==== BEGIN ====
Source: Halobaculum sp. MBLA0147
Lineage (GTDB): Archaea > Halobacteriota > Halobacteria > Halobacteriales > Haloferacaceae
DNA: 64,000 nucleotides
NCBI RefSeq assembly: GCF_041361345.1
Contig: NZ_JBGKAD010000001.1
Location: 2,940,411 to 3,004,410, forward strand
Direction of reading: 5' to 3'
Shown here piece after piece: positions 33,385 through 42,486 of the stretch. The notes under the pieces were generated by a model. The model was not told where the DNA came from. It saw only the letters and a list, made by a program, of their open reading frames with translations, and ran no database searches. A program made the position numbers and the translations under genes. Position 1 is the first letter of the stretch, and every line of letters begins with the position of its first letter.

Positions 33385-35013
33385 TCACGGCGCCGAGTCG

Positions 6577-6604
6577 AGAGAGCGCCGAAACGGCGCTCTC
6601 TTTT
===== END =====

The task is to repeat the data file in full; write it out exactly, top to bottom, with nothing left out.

Source: Halobaculum sp. MBLA0147
Lineage (GTDB): Archaea > Halobacteriota > Halobacteria > Halobacteriales > Haloferacaceae
DNA: 64,000 nucleotides
NCBI RefSeq assembly: GCF_041361345.1
Contig: NZ_JBGKAD010000001.1
Location: 2,940,411 to 3,004,410, forward strand
Direction of reading: 5' to 3'
Shown here piece after piece: positions 33,385 through 42,486 of the stretch. The notes under the pieces were generated by a model. The model was not told where the DNA came from. It saw only the letters and a list, made by a program, of their open reading frames with translations, and ran no database searches. A program made the position numbers and the translations under genes. Position 1 is the first letter of the stretch, and every line of letters begins with the position of its first letter.

Positions 33385-35013
33385 TCACGGCGCCGAGTCG

Positions 6577-6604
6577 AGAGAGCGCCGAAACGGCGCTCTC
6601 TTTT